Mr Samuels had been waiting in the street outside while Ms Lauren worked, Mr Penny said, and described the man he saw entering her flat as having a “bad looking face”. [Via Camden New Journal]

Lyndon Samuels told jurors yesterday how he found Miss Lauren trussed up and only wearing a cardigan.

“You said that she had something on her wrist or she was holding something on her wrist or her arm,” said Fyle’s barrister Sally O’Neill QC.

“It was like a stocking or something,” said Lyndon [...]

Miss O’Neill read out statements from police constables Wayne Clarke and Shane McMahon who attended the scene in the early hours of November 5 last year.

The barrister said Lyndon told Pc Clarke: “She wanted some space, she told me to leave her alone for half-an-hour, so I went to the off-licence at the bottom of the street and bought some lager.”

“I drank some in the gardens before coming back and finding her.”

But Lyndon denied he told Pc Clarke that Miss Lauren had “wanted space” and said he left her Leighton Crescent flat to allow her to entertain her client.

“She didn’t want space, the man was coming up there to see her,” Lyndon told the court. [Via Belfast Telegraph]

The trial continues.

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Previous related posts:

we’ll be right back after this break…

July 24, 2010

Apologies for the lack of posts this last week, I’ve been a bit distracted. I hope to get back to regular blogging fairly soon, probably after the weekend.

In the meantime, Lisa has a post up over at QT which I can definitely recommend reading, if you haven’t already seen it:

A Hopefully Final Note on the Trolling/Harassment/Sockpuppeting

Feeding the troll, part 2

July 17, 2010

this is what a feminist troll looks likeMy old friend Butterflywings – whose attempts at internet trolling I wrote about here – has submitted a couple of comments to my previous post. They have absolutely no relevance to that piece, of course, although in their own little way they’re really quite priceless, so I thought I’d share them here instead: transphobic hate speech of this calibre needs to put into the public domain so everyone can see it.

I’m not going to bother applying the pink sparklehammer of deconstruction to them; they speak for themselves. It is worth noting, though, that these are the words of a cis woman feminist. This, as they say, is what a feminist looks like.

Author : Butterflywings
E-mail : youthinkimtellingyou@yahoo.com
URL :
Comment:
Fuck you, little child. Your attempts to smear me all over the Internet are hilariously pathetic. You’re the one that hangs out in little cliques of people who agree with you.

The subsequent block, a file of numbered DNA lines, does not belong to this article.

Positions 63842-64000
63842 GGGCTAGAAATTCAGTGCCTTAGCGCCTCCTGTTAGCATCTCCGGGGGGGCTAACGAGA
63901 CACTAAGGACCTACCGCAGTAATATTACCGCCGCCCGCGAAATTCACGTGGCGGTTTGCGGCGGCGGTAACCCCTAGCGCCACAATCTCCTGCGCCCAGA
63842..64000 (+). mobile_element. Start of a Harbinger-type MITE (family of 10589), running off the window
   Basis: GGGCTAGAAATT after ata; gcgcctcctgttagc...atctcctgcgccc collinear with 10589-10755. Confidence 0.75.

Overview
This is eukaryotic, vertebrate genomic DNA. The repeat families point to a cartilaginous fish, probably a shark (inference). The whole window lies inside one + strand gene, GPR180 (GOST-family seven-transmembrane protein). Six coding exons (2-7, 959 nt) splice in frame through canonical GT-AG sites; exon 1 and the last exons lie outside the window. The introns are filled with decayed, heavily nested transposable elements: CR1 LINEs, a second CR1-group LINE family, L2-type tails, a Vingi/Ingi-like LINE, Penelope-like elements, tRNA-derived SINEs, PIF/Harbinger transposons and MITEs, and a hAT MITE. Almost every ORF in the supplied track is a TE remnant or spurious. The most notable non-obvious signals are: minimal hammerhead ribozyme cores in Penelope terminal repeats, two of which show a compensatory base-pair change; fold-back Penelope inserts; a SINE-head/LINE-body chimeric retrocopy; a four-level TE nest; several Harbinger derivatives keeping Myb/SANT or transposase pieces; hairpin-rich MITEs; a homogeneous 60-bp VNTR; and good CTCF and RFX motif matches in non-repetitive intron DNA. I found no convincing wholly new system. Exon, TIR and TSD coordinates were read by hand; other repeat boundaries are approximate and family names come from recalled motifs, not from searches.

Accuse me of trolling? Now I am. No point having a debate with morons, after all.

Author : Butterflywings
E-mail : likeintellingyou@hotmail.com
URL :
Comment:
You think you’re so great, don’t you? You realise everyone is laughing at you? I could demolish your pathetic attempt to argue against my arguments if I could be bothered, but frankly, posting links that agree with you…isn’t argument. Trannies are a bit thick, aren’t they.

It’s like waking up to find small piles of very smelly cat poo dotted around the place.

Time for some music, I think.

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Related post:

Kenya: Call for legal recognition of intersex people

July 16, 2010

Flag of the Republic of KenyaAs if to highlight that it’s not only trans women in the UK who face difficulties in obtaining recognition of differences between their lived experience and legal status, Coastweek Kenya (and others) carries a report about an intersex man, awaiting a death sentence, who is pursuing an appeal to a Constitutional Court to create a law that will accommodate intersex people.

Richard Muasya – through his lawyer John Chingiti – has urged the court to enact appropriate legislation. Mr Chingiti said the court has jurisdiction to deal with the issue raised by his client’s claim that, as an intersex man, he does not receive any legal recognition.

He submitted that the law as it is, discriminates people of his gender especially when one is applying for documents such as birth certificates, an Identity card and a passport.

“This are vital documents and the petitioner is unable to achieve them because he is an intersex,” he argued.

Chingiti argued that since his clients condition is a divine event, the court should not sit and watch as he and others who have similar status being subjected to a lot of humiliation, torture, fear and mockery from people who do it deliberately or out of ignorance.

“We should protect the petitioner and the likes of the petitioner by recognizing them legally,” he added.

I’m not entirely sure that I agree with Mr Chingiti’s belief that intersex is “a divine event“; I think OII UK sums it up well enough in its FAQ:

An intersexed person is an individual whose internal and/or external sexual morphology has characteristics not specific to just one of the official sexes, but rather a combination of what is considered “normal” for “female” or “male”.